National Golf Month, the annual programme aimed at growing participation in the sport, will focus on encouraging more women to take up the game when it commences on May 1.
Currently 14% of golfers in the United Kingdom are female, compared to 25% in Europe, which places the UK as the lowest of the top 10 markets in Europe.
Charley Hull, Team GB golfer and Ladies European Tour pro, said: “It’s clear that women’s golf is an untapped market in this country compared to the rest of Europe. National Golf Month presents a real opportunity for clubs, centres and pros to exploit this participation gap and come up with new and engaging ways to grow the sport.”
The programme will offer 50,000 free one-hour trial sessions exclusively for women, worth over £2million, which will be the industry’s largest ever promotional offer aimed specifically at getting women started in the sport. New participants can visit the National Golf Month website to search and book sessions.
Former Ryder Cup captain Paul McGinley said: “I think we all recognise the terrific social, health and wellbeing benefits that the game of golf has to offer.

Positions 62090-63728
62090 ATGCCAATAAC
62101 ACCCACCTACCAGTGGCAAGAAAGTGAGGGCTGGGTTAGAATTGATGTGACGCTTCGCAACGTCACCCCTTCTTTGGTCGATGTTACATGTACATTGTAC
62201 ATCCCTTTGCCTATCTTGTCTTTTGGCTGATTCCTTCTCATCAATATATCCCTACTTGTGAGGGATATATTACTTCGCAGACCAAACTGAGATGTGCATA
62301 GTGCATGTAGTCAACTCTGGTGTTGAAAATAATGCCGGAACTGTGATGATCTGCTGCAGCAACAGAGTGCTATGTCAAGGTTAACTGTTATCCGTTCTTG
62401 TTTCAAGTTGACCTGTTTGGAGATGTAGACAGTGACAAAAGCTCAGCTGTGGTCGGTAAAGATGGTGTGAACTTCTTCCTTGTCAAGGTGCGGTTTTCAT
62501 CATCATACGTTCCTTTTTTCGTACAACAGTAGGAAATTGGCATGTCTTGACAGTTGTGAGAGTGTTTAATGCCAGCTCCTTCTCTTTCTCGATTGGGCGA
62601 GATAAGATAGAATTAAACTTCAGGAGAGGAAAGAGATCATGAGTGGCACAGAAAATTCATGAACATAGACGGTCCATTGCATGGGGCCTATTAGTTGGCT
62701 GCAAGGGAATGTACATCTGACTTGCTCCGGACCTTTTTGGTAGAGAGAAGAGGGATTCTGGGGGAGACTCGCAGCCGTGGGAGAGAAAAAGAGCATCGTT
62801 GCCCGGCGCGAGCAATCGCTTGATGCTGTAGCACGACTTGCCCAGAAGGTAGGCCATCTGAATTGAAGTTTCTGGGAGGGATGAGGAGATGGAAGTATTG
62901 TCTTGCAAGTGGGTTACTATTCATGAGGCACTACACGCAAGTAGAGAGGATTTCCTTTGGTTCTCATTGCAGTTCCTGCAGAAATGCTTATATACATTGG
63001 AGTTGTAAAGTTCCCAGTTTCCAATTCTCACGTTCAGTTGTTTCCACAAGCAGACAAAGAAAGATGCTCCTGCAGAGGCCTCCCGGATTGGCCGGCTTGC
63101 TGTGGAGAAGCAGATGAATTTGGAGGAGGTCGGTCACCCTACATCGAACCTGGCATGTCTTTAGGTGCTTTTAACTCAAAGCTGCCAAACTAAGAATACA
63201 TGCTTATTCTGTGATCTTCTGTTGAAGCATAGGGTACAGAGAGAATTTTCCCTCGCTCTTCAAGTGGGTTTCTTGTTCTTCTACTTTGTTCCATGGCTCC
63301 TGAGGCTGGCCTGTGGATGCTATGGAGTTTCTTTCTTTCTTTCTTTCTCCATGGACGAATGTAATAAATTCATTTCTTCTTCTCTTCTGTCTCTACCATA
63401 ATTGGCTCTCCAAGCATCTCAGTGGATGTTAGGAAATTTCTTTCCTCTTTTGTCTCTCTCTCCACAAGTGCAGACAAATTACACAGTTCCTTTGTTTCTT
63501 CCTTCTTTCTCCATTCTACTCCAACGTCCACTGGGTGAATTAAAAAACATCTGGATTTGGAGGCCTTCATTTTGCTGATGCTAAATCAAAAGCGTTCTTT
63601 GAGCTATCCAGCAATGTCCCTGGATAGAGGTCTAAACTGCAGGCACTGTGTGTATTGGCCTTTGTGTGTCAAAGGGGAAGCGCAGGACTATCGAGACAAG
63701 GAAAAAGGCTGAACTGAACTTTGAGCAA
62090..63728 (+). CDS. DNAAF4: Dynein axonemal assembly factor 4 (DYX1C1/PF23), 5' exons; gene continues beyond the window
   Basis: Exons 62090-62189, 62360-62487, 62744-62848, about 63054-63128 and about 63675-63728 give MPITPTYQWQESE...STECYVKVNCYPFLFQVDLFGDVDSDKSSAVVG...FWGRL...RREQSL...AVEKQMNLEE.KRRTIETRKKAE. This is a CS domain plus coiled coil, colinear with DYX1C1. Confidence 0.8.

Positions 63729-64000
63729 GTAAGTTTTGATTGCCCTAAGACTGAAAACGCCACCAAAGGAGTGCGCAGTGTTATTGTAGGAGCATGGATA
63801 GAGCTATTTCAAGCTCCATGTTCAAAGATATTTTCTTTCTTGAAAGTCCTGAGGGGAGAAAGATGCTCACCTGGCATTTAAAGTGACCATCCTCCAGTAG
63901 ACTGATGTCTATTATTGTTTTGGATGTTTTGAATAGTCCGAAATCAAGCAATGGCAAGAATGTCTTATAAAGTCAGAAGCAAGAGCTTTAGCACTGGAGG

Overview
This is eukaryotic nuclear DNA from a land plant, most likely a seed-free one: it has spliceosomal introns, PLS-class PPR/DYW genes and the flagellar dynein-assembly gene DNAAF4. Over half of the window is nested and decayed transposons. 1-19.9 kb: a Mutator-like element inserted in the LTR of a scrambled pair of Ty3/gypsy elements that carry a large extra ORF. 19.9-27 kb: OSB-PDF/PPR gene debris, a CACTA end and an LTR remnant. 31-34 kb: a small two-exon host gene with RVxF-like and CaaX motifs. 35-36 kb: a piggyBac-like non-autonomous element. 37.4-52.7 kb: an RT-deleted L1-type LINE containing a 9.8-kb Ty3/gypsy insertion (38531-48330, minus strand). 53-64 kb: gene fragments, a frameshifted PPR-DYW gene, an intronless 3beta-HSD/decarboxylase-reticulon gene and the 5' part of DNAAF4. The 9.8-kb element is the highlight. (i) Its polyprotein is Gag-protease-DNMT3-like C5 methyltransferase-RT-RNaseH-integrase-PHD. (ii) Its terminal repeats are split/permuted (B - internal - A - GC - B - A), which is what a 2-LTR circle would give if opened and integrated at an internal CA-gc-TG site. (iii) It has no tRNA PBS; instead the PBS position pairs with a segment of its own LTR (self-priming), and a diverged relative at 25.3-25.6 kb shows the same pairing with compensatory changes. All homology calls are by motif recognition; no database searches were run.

“To be able to introduce this many people to the game at one time is a wonderful opportunity to take advantage of those benefits, and the fact that many of the taster sessions will be free, all via the National Golf Month website, is an added bonus.”
Recent research published in the British Journal of Sports Medicine describes the benefits of playing golf to health and wellbeing.
Lead scientist Dr Andrew Murray, from the Physical Activity for Health Research Centre at the University of Edinburgh, said: “We know that the moderate physical activity that golf provides increases life expectancy, has mental health benefits, and can help prevent and treat more than 40 major chronic diseases such as heart attacks, stroke, diabetes, breast and colon cancer.
“Evidence suggests golfers live longer than non-golfers, enjoying improvements in cholesterol levels, body composition, wellness, self-esteem and self-worth. Given that the sport can be played by the very young to the very old, this demonstrates a wide variety of health benefits for women of all ages.”
This year’s National Golf Month will also address some of the key barriers preventing women from getting into the game, including the cost of taster sessions, easy access and the chance to try the game with friends. These factors were highlighted by Syngenta’s recent report ‘Unlocking Golf’s True Potential’.
Philip Morley, Chair of the British Golf Industry Association, said: “The British Golf Industry Association is delighted, once again, to support National Golf Month which remains the most effective campaign we have to promote the sport in the UK. Golf is a fun, healthy and social game which more people should try, especially women. We hope that our efforts this year will help to boost female participation in the game for the long term.”